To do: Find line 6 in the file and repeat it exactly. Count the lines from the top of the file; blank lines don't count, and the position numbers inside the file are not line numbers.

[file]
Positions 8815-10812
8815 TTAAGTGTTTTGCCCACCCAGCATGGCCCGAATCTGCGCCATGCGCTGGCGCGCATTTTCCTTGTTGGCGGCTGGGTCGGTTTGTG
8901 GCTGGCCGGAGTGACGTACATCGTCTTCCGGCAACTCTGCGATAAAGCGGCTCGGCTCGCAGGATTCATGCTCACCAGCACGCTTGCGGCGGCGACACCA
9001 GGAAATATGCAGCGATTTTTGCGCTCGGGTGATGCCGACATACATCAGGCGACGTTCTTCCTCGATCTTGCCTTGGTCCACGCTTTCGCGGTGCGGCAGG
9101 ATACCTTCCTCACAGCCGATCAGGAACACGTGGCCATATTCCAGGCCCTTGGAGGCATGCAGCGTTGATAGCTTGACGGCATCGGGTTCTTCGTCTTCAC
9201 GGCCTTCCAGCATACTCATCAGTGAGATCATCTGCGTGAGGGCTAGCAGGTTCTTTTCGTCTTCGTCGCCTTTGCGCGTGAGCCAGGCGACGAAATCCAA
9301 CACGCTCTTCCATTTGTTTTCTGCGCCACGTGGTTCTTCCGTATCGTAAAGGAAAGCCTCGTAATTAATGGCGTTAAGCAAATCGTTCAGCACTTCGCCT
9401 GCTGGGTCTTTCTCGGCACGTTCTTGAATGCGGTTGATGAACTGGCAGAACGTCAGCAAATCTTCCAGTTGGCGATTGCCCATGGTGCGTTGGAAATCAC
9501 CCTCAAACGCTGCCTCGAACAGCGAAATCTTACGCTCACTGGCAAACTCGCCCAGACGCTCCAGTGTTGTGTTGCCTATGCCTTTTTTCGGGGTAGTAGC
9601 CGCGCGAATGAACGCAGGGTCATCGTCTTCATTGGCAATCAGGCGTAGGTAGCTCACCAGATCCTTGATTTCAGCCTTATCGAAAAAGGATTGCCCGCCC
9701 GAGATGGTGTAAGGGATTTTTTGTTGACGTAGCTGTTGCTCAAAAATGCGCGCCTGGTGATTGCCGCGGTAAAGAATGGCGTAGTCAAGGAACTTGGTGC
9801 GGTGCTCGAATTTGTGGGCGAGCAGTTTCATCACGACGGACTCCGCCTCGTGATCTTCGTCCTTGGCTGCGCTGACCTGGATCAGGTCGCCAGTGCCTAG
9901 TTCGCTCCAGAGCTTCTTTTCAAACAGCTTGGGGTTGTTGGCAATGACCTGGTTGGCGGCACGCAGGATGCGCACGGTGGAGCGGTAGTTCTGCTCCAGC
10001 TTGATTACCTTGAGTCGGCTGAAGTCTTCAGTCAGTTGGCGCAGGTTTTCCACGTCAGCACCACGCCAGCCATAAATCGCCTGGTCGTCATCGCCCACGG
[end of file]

9201 GGCCTTCCAGCATACTCATCAGTGAGATCATCTGCGTGAGGGCTAGCAGGTTCTTTTCGTCTTCGTCGCCTTTGCGCGTGAGCCAGGCGACGAAATCCAA